All statistical comparisons were computed using SPSS 17.0 software. The data were expressed as mean±standard deviation. Repeated measure analysis of variance was used to compare body weights between the two groups. A two-sample t test was used to identify differences between the groups. A p value <0.05 was considered significant.
Body weight was measured once a week throughout the 16-week experimental period. Changes in the mean body weights between the two groups over time are illustrated in Table 1. Body weight did not differ between two groups throughout the experimental period.
The serum calcium concentrations in both groups are presented in Table 2. The serum calcium concentration was significantly higher in the OVX-Ca group than in the control group at both 4 and 8 weeks after spinal bone fusion surgery (p<0.05). This shows that the intake of calcium was appropriate in the OVX-Ca group.
The manual palpation testing showed that the fusion rates, defined as the percentage of solid union, at 8 weeks after fusion surgery were 85% in the OVX-Ca group and 42% in the control group, although this difference was not significant (p>0.05). The 3D-µCT scanning indicated that the OVX-Ca group had a greater and denser fusion mass compared with the control group 8 weeks after fusion surgery. This was a significant different fusion rate between the two groups (OVX-Ca : 85%, control : 28%; p<0.05).
Eight weeks after fusion surgery, the fusion masses comprised a mixture of dispersed grafted bone fragments and newly formed bone in the OVX-Ca group. The fusion volume differed between the two groups (p<0.01) (Fig. 2). At that time, the fusion masses had matured with the development of a cortical shell around the trabecular bone (Fig. 3).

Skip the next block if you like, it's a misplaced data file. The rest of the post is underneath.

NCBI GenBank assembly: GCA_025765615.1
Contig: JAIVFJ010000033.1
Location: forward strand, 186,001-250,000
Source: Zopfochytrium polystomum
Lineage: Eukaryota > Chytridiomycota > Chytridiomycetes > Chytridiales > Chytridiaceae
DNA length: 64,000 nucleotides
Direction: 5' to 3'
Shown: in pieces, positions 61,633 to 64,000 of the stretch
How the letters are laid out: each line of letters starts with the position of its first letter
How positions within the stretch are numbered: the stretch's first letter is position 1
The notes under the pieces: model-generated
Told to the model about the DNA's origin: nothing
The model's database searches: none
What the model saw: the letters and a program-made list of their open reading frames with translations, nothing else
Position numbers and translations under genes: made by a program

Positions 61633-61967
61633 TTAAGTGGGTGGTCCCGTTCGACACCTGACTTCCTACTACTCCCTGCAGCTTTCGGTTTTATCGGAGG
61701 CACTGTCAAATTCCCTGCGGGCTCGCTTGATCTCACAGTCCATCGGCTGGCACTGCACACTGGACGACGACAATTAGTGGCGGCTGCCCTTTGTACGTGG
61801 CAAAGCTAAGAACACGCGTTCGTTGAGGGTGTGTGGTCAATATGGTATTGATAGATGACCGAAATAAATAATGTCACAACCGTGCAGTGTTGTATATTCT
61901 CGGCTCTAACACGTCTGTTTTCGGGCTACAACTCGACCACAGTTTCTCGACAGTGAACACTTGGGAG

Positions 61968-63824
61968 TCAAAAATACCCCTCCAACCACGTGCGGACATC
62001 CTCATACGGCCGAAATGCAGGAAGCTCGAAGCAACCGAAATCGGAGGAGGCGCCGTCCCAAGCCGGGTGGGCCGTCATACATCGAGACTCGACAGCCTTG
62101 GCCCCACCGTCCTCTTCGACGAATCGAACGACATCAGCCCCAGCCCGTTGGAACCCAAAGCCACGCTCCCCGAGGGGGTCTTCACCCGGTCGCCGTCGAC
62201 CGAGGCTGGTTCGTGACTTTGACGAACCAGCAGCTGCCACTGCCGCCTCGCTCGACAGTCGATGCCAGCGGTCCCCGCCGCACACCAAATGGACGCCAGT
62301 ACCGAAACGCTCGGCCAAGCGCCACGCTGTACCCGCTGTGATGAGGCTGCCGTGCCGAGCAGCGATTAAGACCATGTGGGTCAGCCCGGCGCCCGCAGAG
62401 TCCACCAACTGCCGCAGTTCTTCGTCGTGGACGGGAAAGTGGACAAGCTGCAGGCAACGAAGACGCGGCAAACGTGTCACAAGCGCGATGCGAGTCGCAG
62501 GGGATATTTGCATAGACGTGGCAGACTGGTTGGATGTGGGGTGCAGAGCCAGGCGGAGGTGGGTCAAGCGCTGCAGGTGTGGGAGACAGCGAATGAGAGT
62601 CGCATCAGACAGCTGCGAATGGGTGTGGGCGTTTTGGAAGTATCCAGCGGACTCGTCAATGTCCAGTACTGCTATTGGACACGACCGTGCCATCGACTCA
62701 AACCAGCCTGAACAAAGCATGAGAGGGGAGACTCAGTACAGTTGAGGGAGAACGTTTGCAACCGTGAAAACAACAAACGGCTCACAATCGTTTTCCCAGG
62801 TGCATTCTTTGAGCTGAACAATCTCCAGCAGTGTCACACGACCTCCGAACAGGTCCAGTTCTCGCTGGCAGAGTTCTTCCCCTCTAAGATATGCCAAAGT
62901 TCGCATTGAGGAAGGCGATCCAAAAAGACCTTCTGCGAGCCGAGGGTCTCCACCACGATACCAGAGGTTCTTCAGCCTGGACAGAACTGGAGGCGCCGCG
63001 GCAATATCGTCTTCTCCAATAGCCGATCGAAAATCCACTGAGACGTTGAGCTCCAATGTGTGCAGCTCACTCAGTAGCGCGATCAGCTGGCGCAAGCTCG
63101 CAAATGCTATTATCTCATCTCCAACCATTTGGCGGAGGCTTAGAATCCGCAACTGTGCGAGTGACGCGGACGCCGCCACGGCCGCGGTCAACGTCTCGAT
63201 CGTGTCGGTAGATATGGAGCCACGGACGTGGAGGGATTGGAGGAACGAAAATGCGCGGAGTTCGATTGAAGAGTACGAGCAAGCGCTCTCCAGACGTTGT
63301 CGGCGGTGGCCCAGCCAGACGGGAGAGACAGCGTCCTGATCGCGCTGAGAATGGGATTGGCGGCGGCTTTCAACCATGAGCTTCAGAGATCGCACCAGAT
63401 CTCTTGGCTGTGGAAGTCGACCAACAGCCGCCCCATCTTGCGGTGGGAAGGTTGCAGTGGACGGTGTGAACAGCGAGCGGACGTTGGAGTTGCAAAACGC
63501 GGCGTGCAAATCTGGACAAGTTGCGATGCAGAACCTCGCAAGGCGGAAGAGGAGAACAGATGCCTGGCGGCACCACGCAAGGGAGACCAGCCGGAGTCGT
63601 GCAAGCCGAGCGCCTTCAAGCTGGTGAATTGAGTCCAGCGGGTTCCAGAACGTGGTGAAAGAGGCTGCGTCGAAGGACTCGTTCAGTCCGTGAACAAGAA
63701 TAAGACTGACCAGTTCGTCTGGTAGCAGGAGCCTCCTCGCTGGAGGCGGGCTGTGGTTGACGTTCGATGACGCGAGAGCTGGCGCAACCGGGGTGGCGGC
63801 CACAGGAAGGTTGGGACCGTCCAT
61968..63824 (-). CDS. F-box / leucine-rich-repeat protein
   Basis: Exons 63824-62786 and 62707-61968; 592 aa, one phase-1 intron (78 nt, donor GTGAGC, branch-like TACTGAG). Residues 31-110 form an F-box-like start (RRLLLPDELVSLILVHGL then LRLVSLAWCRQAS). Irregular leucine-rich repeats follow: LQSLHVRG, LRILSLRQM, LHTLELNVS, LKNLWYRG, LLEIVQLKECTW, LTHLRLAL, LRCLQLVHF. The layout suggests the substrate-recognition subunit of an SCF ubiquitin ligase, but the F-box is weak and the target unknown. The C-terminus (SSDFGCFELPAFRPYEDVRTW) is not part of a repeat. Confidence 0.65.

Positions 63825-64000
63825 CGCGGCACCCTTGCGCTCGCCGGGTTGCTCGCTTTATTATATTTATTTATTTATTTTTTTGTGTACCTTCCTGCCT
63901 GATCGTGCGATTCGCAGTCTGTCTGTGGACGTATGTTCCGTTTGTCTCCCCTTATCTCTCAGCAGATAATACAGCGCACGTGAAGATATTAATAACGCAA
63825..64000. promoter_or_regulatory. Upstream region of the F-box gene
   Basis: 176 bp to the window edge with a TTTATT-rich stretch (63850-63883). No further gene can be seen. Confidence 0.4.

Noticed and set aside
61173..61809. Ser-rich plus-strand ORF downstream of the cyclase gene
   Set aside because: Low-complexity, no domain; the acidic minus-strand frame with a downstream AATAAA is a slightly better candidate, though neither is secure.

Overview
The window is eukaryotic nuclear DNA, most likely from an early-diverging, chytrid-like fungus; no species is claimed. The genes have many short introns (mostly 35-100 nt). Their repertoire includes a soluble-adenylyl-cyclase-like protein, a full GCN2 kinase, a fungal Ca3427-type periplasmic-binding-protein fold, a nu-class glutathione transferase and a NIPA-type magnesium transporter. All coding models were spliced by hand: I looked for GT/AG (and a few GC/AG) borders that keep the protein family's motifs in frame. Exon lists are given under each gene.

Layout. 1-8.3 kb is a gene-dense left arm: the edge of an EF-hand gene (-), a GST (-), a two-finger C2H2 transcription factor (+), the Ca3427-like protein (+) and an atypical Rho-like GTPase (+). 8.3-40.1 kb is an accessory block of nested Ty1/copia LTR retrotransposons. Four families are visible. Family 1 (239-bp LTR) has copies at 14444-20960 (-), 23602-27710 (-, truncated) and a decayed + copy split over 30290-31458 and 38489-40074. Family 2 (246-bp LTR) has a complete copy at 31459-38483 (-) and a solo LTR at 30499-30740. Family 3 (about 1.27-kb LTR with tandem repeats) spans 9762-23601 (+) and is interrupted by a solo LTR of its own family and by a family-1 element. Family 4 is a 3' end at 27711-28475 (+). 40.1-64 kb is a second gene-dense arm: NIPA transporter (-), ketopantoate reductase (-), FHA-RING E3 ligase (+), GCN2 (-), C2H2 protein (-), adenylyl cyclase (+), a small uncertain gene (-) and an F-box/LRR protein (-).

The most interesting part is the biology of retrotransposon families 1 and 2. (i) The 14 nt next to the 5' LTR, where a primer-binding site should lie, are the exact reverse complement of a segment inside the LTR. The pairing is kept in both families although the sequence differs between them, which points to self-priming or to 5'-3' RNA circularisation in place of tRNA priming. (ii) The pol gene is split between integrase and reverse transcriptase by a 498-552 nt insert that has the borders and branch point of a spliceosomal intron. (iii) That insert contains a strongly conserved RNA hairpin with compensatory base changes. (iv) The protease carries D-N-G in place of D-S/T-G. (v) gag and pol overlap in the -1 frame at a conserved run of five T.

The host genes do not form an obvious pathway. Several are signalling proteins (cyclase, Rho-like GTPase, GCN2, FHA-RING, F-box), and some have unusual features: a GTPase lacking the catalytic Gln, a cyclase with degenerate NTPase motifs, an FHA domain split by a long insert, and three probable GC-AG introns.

The serum osteocalcin level in the OVX-Ca group remained high 4 and 8 weeks after fusion surgery. By contrast, the osteocalcin level decreased gradually in the control group from 4 to 8 weeks after fusion surgery. The serum osteocalcin level was higher in the OVX-Ca group than in the control group 4 and 8 weeks after fusion surgery (p<0.05) (Fig. 4A).
The serum CTX levels increased in both the OVX-Ca and control groups in the first 4 weeks after bone fusion surgery but had decreased by 8 weeks after fusion surgery. Although the CTX level increased in both groups in the first 4 weeks after bone fusion surgery, the CTX level remained significantly lower in the OVX-Ca group than in the control group throughout the postoperative course (p<0.05) (Fig. 4B).
Biomechanical testing was performed to measure the strength of the fused bone mass. The two groups had similar stress values. The three-point bending test showed that the fused vertebrae in the OVX-Ca group could withstand a 50% greater maximal load compared with the control group (p<0.01) (Fig. 5).
After menopause, depletion of estrogen increases bone turnover, and the rate of osteoclastic resorption exceeds the rate of osteoblastic formation, resulting in a loss of bone mass8). Based on this observation, patients with osteoporosis and osteopenia may not be good candidates for fusion surgery due to instrument or fusion failure following surgery for traumatic fracture and degenerative spinal disease. It is estimated that more than 200000 spine fusion procedures are performed each year in the United States3). Posterior lumbar arthrodesis is the most common procedure performed, and failure to achieve a solid bony union (nonunion) occurs in 10-40% of patients with a single-level fusion and more frequently when multiple levels are attempted11,12,27).